Crutch words are a common occurrence, and in most cases, we aren’t even they’re being used frequently. Filler words like “um” and “er” constantly punctuate the utterances of billions of people around the world. This isn’t always an ideal situation, however. Filler words ought to be avoided at all costs during a sales recruiter job interview.
Here are a few reasons why:
- Your Crutch Words Make You Seem Unprofessional
As any reputable sales professional knows, candidates are expected to be strong, to-the-point communicators, who are able to relay information as quickly and efficiently as possible – the team at Salesforcesearch.com are a prime example of people who have internalized the interview process and possess knowledge of recruitment as a second-nature. For over 20 years, this company has cultivated an unprecedented expertise in all things related to recruiting the best talent in sales.
Experts like this know the horrible truth of candidates with crutch words. Indeed, having these terms will slow down the process of making a sale, and result in a loss of interest on the part of the potential client. Crutches, in other words, are like smear campaigns against your own means of doing business.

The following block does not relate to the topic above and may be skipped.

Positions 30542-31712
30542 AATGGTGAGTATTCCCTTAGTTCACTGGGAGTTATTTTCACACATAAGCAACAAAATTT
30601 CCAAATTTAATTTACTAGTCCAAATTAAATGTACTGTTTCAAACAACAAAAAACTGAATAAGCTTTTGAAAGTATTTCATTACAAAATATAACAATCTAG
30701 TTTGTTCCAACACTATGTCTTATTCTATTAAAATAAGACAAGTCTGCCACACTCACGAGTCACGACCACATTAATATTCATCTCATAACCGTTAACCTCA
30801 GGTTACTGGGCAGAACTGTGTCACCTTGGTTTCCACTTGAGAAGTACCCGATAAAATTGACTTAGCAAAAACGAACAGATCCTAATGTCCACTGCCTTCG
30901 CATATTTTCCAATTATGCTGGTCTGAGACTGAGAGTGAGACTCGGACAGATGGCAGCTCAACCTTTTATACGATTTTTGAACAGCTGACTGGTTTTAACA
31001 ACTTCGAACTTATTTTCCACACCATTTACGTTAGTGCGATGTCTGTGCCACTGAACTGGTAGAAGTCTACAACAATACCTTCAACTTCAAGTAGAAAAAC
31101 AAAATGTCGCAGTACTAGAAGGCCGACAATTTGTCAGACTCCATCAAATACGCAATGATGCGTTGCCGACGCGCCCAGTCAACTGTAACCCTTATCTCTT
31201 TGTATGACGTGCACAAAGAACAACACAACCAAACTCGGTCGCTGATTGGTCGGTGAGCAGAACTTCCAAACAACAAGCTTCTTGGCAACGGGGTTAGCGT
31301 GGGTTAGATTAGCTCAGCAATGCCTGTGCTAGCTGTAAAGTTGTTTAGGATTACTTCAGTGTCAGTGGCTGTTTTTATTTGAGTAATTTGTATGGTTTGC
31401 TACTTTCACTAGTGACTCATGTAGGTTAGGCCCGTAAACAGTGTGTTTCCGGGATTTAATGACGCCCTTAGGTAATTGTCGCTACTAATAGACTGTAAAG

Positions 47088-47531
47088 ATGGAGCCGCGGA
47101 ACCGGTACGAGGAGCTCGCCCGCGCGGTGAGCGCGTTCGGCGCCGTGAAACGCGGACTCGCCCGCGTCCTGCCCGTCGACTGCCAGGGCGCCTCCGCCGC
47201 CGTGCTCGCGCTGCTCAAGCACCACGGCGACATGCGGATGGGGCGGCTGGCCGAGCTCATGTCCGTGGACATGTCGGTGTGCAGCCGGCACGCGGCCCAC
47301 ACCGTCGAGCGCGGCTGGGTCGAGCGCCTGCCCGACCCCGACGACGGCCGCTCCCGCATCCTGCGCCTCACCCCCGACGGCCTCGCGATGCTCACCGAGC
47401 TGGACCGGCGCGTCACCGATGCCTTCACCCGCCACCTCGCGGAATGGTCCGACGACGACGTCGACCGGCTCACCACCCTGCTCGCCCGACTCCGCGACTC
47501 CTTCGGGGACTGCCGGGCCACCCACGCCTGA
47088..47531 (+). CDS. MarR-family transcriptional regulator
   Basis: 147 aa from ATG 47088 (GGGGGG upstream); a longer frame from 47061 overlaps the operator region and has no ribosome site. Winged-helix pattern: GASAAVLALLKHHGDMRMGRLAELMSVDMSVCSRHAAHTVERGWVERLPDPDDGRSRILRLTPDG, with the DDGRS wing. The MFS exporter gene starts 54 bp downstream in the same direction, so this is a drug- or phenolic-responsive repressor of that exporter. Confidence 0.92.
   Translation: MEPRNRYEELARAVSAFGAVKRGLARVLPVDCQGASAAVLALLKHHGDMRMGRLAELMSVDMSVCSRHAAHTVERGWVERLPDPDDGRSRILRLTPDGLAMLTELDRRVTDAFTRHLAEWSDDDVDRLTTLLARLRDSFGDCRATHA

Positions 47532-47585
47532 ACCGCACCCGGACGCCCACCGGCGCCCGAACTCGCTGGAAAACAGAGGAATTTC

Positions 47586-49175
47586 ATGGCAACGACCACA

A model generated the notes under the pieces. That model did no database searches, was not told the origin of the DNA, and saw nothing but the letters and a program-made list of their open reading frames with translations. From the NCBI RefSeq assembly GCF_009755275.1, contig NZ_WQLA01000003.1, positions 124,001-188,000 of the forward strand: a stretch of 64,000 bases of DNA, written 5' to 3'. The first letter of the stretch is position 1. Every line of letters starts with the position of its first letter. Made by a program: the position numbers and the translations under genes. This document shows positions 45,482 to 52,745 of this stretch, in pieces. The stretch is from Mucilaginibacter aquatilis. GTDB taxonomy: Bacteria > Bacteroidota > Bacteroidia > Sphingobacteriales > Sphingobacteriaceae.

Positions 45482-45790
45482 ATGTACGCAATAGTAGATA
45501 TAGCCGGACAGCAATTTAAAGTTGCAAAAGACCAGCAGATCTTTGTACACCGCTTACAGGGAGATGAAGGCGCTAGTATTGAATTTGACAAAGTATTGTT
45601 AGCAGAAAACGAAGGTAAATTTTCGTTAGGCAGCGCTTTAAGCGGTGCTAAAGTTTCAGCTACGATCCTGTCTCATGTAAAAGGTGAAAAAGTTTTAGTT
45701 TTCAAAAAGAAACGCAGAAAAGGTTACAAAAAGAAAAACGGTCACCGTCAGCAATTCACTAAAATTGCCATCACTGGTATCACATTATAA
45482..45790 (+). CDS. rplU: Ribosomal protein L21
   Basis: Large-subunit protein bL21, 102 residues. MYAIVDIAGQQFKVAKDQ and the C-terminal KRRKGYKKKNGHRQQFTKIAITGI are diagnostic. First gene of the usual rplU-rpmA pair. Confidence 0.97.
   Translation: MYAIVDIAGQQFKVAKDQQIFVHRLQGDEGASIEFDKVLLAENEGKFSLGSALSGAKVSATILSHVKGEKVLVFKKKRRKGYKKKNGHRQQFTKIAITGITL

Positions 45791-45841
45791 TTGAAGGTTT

- The Filler Reads Like Hesitation On The Part Of The Salesperson
The negativity surrounding these go-to words comes from the fact that they imply uncertainty, fear, and discomfort. These are traits that a sales professional should never reveal, in any way, shape or form. When one demonstrates a hesitant attitude – even in the smallest of ticks and “ums” – it can be extremely off-putting, as though a representative of a product doesn’t exactly know what’s going on.
- You Dilute Your Own Message
Not only do crutch words slow down the process of making a sale, thwarting the entire ritual from the get-go, they are distracting. By adding more words to a pitch, you dilute and jeopardize the message you’re trying to send as a serious salesperson.
These are excellent reasons to make time to exercise your rhetorical skills. Be sure to always practice a pitch before diving into it. Without this quality training time, you risk losing it all, by way of a few simple words. Indeed, the following can ruin careers instantaneously:
There are so many unassuming words to keep in mind. But, in addition to these sounds, buzzwords and overly complicated specialized terminology needs to be left out – if you let a client feel stupid or inadequate, they’re not going to want to do business with you. Finally, catchphrases like “am I right?” or “you know what I mean?” should be disposed of immediately. They are long and drawn-out sentences that add little to no value to whatever it is you might be discussing.
In short, once you become more aware of your crutch words, and are able to identify them, it should be no problem ridding them from your vocabulary, a process which frees up space for more economical terminology. The only way to do this, however, is through repetition – practice makes perfect, after all!